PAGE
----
Women dominate nominations for Grammys after sexism outcry
After controversy about the Grammys’ failure to recognise women’s achievements at the 2018 awards, female artists dominate key categories in the nominations for the 2019 ceremony, which were announced yesterday.
The country stars Maren Morris and Kacey Musgraves, the rapper Cardi B, the pop futurist Janelle Monáe and Lady Gaga could all take home awards at the 61st Grammys in February.
Elsewhere, Kendrick Lamar and Drake dominate proceedings, with eight and seven nominations respectively. Along with Childish Gambino, AKA Donald Glover, they could rectify the other dispute that emerged this year, namely the Recording Academy nominating big hip-hop artists but not giving them awards.
The Recording Academy’s president, Neil Portnow, said “reflection, re-evaluation and implementation” drove recent changes to the Grammys’ processes and nominations.
Cardi B, Brandi Carlile, Drake, H.E.R, Post Malone, Monáe, Musgraves and Lamar’s Black Panther OST are up for album of the year, the most prestigious prize.
Alexis Petridis, the Guardian’s music critic, said: “It seems like a concerted effort on the part of the Grammys to reward slightly less obvious artists than you might expect, and there’s something really pleasing about seeing talented but more tangential Nashville artists such as Brandi Carlile and Kacey Musgraves being nominated in major categories.”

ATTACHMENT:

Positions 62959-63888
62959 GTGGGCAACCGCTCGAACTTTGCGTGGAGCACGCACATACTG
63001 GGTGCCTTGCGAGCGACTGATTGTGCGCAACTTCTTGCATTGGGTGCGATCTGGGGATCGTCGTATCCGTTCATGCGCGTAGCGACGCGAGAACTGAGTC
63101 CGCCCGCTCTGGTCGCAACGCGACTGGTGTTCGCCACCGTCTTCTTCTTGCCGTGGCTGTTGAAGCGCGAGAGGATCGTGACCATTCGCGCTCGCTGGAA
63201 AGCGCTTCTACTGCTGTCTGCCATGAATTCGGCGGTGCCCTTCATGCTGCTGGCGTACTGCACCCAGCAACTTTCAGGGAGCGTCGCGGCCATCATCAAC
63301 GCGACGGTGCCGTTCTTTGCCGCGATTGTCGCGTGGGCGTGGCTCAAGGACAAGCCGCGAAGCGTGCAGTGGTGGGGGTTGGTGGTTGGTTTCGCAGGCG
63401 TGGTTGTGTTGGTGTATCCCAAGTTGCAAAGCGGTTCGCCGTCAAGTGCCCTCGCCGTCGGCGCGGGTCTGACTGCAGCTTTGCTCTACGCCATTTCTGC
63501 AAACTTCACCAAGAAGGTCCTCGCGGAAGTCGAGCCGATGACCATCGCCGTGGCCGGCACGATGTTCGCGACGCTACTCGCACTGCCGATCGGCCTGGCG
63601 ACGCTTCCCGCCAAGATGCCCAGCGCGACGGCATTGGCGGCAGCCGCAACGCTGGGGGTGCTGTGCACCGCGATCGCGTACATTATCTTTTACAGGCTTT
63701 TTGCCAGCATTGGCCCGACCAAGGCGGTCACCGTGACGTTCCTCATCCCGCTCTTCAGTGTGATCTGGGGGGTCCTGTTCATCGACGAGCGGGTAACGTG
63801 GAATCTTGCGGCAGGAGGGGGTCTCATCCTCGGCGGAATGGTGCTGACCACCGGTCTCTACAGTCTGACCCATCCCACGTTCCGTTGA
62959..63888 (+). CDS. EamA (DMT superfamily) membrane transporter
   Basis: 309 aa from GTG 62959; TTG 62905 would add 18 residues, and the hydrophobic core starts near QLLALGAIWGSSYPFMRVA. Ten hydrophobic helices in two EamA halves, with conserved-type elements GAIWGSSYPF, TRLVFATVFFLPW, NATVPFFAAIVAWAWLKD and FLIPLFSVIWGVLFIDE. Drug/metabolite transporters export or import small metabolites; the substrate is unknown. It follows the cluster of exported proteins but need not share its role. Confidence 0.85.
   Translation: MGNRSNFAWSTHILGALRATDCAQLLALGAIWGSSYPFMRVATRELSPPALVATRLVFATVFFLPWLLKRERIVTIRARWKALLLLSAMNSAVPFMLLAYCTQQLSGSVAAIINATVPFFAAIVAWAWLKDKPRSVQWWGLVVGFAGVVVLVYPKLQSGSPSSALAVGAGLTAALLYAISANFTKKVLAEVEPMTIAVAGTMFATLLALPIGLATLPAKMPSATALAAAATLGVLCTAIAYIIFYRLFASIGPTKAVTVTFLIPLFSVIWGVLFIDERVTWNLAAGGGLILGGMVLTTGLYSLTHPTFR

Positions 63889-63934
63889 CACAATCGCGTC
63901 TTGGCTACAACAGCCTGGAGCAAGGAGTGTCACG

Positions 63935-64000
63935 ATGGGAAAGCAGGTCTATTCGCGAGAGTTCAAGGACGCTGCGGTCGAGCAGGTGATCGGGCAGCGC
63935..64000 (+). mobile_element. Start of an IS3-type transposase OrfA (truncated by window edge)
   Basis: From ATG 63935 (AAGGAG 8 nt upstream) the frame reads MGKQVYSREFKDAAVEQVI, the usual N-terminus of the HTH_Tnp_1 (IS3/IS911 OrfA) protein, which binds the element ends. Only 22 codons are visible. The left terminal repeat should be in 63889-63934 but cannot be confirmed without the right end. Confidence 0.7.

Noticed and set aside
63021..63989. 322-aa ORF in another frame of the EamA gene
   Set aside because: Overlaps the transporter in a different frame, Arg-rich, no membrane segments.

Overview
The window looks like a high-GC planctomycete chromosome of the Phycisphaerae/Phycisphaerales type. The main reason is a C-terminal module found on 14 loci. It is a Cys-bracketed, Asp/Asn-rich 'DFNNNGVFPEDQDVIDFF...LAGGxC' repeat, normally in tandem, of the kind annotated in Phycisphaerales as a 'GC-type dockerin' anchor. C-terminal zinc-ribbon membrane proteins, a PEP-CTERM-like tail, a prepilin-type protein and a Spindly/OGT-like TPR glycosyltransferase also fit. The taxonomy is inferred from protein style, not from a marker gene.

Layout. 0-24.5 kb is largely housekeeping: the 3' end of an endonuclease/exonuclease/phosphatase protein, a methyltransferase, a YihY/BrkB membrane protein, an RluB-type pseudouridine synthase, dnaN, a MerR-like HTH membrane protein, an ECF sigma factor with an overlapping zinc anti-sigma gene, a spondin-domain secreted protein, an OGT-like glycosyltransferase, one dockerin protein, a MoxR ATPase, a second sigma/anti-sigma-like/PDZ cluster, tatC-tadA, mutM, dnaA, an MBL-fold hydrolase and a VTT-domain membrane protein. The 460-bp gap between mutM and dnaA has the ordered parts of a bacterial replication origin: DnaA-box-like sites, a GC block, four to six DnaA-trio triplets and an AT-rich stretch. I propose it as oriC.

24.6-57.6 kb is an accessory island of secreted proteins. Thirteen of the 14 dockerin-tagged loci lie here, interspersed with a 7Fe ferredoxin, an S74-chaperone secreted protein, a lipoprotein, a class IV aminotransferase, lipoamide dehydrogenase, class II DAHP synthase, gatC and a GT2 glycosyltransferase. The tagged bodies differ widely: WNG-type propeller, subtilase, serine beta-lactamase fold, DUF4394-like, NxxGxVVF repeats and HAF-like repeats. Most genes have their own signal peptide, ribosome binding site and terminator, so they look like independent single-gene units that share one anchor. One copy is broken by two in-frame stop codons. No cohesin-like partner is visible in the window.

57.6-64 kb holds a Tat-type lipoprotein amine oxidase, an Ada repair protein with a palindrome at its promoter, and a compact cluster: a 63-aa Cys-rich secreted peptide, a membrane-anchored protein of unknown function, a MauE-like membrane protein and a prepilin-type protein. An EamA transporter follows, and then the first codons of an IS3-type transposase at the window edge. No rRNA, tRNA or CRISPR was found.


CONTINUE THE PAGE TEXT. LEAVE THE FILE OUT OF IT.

Many big acts will be disappointed. Taylor Swift received just one nomination for Reputation, and in best pop album, a minor category.
More than half of the 2019 nominees in each of the four major categories (album of the year, best new artist, song of the year and record of the year) are women, with Carlile and H.E.R, an R&B singer, among the lesser-known nominees. Female artists also dominate the country categories – a trend that flies in the face of the genre’s male dominance.
Only four women were nominated across all four major categories at the 2018 Grammy awards. Portnow compounded the issue when he said women artists needed to “step up” if they wanted to be recognised, comments he said he later regretted. In response, the Recording Academy announced that it would set up a taskforce to tackle anti-woman bias in the music industry, led by Michelle Obama’s former chief of staff Tina Tchen.
The 2018 Grammys also sparked controversy for nominating hip-hop stars yet sending few of them home with trophies. Strong showings for Cardi B, Drake, Lamar and Post Malone could change that this year.
It is a mediocre year for British acts. The R&B newcomer Ella Mai has found greater success in the US than her home country, and received two nominations for her breakout single, Boo’d Up. Dua Lipa and Jorja Smith are nominated for best new artist. Seal is nominated for best traditional pop vocal album, and Arctic Monkeys for best rock performance and best alternative music album. Jon Hopkins and SOPHIE were recognised in best dance/ electronic album.
The 61st Grammy awards will take place at the Staples Center in Los Angeles on 11 February. Recordings released between 1 October 2017 and 30 September 2018 were eligible for consideration.
‘A concerted effort to reward slightly less obvious artists’
Guardian music critic
The year of female artists … from left, Cardi B, Kacey Musgraves and Janelle Monáe are all in the running